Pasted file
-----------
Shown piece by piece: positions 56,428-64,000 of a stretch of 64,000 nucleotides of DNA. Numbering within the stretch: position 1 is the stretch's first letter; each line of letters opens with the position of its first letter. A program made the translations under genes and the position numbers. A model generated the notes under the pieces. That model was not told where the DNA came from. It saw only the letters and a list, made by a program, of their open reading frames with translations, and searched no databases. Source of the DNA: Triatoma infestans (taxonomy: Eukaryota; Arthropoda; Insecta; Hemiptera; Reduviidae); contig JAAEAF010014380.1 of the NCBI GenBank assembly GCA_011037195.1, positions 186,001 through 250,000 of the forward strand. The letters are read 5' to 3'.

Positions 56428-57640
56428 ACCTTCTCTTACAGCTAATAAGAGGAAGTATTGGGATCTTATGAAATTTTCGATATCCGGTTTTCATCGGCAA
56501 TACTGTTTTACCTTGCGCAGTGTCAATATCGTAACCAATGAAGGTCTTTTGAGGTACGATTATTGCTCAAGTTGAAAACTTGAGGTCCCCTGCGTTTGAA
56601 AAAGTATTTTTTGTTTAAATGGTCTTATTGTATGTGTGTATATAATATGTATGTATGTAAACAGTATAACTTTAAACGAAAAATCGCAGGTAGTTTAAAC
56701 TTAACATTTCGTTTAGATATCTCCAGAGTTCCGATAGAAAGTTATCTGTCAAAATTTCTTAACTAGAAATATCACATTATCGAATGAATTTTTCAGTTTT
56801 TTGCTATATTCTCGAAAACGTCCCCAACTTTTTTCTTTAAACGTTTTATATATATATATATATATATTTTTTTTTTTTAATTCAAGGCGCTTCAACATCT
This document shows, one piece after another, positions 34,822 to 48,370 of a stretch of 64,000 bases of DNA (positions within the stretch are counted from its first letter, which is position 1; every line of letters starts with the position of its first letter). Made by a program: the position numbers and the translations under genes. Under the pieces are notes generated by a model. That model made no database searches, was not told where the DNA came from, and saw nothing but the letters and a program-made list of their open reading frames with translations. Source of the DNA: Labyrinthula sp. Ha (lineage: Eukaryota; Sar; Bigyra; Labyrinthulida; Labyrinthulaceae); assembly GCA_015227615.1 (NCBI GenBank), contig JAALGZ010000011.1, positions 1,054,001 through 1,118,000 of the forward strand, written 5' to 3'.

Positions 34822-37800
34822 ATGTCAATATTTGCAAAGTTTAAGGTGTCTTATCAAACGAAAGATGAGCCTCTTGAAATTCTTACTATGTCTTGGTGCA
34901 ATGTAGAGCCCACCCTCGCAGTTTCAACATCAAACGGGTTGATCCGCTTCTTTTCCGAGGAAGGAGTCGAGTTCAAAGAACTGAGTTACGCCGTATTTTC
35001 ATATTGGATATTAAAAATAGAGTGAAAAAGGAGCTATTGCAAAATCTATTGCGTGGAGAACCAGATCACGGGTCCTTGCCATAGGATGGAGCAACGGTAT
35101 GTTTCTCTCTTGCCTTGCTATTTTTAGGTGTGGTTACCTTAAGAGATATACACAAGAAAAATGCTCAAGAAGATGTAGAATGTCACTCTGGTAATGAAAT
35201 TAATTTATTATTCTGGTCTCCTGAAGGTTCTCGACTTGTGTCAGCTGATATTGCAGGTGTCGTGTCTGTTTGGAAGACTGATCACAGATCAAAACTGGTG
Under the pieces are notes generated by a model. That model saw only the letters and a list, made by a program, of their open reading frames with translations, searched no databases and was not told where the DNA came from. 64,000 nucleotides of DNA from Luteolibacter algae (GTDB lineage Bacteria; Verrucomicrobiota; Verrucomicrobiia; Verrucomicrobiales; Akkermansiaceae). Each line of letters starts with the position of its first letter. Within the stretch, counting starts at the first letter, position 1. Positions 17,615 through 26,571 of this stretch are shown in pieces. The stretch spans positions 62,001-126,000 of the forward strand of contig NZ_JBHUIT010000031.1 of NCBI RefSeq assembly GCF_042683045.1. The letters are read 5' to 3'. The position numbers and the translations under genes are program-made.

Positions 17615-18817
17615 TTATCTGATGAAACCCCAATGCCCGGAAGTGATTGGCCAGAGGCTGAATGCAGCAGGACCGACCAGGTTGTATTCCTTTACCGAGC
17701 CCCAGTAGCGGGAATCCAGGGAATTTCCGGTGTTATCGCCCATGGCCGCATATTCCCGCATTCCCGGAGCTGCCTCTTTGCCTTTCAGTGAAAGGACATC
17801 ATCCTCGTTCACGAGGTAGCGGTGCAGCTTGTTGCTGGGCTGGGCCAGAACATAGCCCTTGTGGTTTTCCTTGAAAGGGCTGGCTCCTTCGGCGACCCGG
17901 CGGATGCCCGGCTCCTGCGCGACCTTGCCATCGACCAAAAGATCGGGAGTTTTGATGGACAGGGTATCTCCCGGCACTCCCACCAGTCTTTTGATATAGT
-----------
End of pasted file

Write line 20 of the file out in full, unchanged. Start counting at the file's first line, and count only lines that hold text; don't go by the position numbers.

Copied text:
17901 CGGATGCCCGGCTCCTGCGCGACCTTGCCATCGACCAAAAGATCGGGAGTTTTGATGGACAGGGTATCTCCCGGCACTCCCACCAGTCTTTTGATATAGT